Driving an hour inland to reach the water when Long Island Sound is barely a mile from my house sounds completely unjustifiable. But it’s a holiday weekend: I’ll trade the usual parking-lot congestion and sandy claustrophobia for a calmer, shadier, hassle-free destination, no matter the distance.

That destination is Bolton Lakes, three side-by-side bodies of water straddling four eastern Connecticut towns 20 minutes from Hartford. Once a key power source for 19th-century saw and grist mills, by the time the state took ownership in 1939, a dam and paved road trisected the nearly 350-acre lake system. In theory, you could put a kayak in at the public boat launch on Lower Bolton Lake, hop out and over those two partitions, and paddle the whole trilogy while logging just a few footsteps. (In reality, the dangers of transplanting invasive plant species mean portaging is frowned upon.)

Not long after exiting Interstate 84, my family and I cruise down Hatch Hill Road until the trees recede and water appears on either side of the pavement. At the Middle Bolton Lake boat launch, a man unloads a tackle box from one light pickup in a row of them; native bass and pickerel swim in the middle section’s steely waters. Across the street, the shallower, swampier-looking upper lake—the natural filter for what flows to its siblings downstream—is free of traffic. A few more turns and a $15 out-of-town entry fee, and we’re at Indian Notch Park on Lower Bolton Lake, the trio’s 175-acre big brother.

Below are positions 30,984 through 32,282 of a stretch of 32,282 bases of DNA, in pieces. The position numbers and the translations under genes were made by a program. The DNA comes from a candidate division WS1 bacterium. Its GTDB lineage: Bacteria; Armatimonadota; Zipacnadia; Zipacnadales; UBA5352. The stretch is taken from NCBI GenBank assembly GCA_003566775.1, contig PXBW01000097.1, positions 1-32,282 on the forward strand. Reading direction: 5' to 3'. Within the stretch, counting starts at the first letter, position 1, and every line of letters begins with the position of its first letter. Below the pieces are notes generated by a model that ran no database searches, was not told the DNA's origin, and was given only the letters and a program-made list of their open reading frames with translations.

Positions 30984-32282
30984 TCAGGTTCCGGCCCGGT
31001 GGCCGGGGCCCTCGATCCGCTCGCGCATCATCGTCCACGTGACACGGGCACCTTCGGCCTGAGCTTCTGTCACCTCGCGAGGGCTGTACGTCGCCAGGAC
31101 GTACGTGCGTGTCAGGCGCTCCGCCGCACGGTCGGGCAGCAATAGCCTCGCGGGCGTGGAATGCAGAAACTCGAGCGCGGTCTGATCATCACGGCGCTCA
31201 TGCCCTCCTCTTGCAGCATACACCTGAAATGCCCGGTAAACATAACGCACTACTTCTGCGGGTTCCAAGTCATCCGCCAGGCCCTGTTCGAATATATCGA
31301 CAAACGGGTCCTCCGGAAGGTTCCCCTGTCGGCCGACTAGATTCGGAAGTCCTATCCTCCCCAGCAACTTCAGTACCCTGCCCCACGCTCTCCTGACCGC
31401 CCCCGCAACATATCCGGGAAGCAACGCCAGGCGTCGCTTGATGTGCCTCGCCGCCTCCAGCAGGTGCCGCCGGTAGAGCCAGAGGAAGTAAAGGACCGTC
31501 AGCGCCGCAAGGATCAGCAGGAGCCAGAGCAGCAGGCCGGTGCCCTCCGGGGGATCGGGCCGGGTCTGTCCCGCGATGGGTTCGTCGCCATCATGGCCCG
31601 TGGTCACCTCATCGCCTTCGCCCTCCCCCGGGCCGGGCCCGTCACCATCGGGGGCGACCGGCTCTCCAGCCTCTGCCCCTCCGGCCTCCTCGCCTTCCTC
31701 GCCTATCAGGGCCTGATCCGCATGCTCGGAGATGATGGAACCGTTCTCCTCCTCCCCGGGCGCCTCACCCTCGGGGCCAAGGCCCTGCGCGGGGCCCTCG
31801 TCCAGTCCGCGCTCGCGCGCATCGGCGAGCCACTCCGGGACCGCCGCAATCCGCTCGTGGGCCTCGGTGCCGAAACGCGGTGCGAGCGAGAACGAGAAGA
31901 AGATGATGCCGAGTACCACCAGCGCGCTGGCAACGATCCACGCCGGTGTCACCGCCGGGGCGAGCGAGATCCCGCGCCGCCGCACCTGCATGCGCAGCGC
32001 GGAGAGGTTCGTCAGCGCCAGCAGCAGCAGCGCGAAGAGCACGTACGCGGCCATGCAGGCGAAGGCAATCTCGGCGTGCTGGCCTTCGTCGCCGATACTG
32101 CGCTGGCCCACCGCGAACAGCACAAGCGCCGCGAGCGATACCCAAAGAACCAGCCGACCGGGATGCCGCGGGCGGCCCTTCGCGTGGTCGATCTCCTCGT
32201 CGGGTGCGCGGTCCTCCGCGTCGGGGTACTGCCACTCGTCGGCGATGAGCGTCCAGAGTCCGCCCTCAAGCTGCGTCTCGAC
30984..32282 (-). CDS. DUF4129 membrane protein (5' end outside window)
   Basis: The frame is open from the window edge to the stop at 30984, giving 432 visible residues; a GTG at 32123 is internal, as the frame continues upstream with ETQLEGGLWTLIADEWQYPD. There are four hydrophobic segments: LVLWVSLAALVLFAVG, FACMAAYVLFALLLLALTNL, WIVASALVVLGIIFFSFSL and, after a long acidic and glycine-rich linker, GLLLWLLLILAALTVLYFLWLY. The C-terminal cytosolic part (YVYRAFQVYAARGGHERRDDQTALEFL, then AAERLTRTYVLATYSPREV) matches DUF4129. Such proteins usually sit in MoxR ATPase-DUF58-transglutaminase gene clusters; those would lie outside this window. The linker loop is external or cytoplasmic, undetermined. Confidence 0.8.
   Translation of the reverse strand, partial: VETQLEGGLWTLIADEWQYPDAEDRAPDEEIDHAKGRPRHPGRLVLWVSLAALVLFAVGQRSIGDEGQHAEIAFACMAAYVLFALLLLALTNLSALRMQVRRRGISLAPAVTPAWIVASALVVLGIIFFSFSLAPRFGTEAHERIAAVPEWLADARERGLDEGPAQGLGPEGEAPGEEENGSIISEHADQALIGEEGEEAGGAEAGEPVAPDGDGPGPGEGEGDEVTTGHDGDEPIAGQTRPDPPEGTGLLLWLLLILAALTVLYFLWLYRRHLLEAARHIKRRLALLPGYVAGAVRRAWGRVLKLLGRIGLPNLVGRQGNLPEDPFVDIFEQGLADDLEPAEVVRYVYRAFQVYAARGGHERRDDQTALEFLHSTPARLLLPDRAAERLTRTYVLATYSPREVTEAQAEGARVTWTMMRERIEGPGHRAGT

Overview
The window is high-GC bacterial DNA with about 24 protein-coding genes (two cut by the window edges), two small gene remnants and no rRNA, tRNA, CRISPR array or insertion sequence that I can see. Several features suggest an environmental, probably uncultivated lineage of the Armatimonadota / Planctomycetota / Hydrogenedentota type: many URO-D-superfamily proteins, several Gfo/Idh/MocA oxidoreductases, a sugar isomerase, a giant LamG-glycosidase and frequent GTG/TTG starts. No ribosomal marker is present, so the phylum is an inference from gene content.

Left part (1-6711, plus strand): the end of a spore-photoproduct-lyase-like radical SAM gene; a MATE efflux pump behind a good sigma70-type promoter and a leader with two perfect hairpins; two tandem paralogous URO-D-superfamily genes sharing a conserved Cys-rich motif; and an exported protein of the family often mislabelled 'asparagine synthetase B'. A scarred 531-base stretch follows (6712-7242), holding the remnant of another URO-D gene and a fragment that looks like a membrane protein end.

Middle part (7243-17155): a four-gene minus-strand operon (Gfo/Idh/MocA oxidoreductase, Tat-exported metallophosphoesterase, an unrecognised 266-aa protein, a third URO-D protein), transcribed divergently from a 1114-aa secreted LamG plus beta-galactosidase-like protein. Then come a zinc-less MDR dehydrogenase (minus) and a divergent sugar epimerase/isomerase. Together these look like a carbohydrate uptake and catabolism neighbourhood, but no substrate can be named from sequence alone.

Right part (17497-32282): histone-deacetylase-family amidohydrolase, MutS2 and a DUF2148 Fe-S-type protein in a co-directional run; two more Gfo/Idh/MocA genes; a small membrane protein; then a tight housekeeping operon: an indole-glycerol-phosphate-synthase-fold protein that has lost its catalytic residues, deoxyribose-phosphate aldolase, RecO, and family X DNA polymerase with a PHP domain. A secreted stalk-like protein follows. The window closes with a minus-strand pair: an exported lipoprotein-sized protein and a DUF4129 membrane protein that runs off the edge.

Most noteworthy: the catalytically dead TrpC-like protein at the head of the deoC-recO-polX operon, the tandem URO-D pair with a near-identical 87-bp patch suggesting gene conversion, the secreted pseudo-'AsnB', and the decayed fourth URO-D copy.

We set up on a tiny patch of mercifully uncrowded sand in the shade of trees with two-toned trunks as the sun climbs and the air turns redolent with burning briquettes. My 3-year-old son—inexplicably tentative at our home beach on the sound—is all too eager to drag me to splash at the buoyed-in swim area, and then stroll to the adjacent boat launch to gawk at the yogis contorting on paddle boards while my wife keeps sand out of our 12-month-old daughter’s mouth. The ducks are swimming, the geese are fluttering, and the anglers are tossing out lines from their kayaks. I wish I’d brought something to paddle, too. When the next holiday weekend comes, I just might.

Jeff Harder is a freelance writer quarantined in Connecticut.


Correction: This article was updated on 6/2/20 to reflect that Tully Lake is not offering Wi-Fi this year.